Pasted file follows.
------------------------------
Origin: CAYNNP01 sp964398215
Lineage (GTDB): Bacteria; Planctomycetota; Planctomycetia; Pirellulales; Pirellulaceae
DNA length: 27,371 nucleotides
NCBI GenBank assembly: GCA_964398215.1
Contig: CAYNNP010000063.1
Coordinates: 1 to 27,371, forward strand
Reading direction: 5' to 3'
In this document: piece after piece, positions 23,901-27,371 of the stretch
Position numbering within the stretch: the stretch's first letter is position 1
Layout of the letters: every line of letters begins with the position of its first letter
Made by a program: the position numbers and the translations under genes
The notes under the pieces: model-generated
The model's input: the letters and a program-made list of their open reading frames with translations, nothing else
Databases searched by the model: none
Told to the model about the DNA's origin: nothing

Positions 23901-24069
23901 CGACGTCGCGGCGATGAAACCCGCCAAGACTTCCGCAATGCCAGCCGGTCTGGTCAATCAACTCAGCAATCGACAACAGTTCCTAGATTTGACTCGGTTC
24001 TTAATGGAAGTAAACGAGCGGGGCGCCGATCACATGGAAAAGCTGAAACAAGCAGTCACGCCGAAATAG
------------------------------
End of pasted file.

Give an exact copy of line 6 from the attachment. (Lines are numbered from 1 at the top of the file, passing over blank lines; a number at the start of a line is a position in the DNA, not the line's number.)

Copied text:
Coordinates: 1 to 27,371, forward strand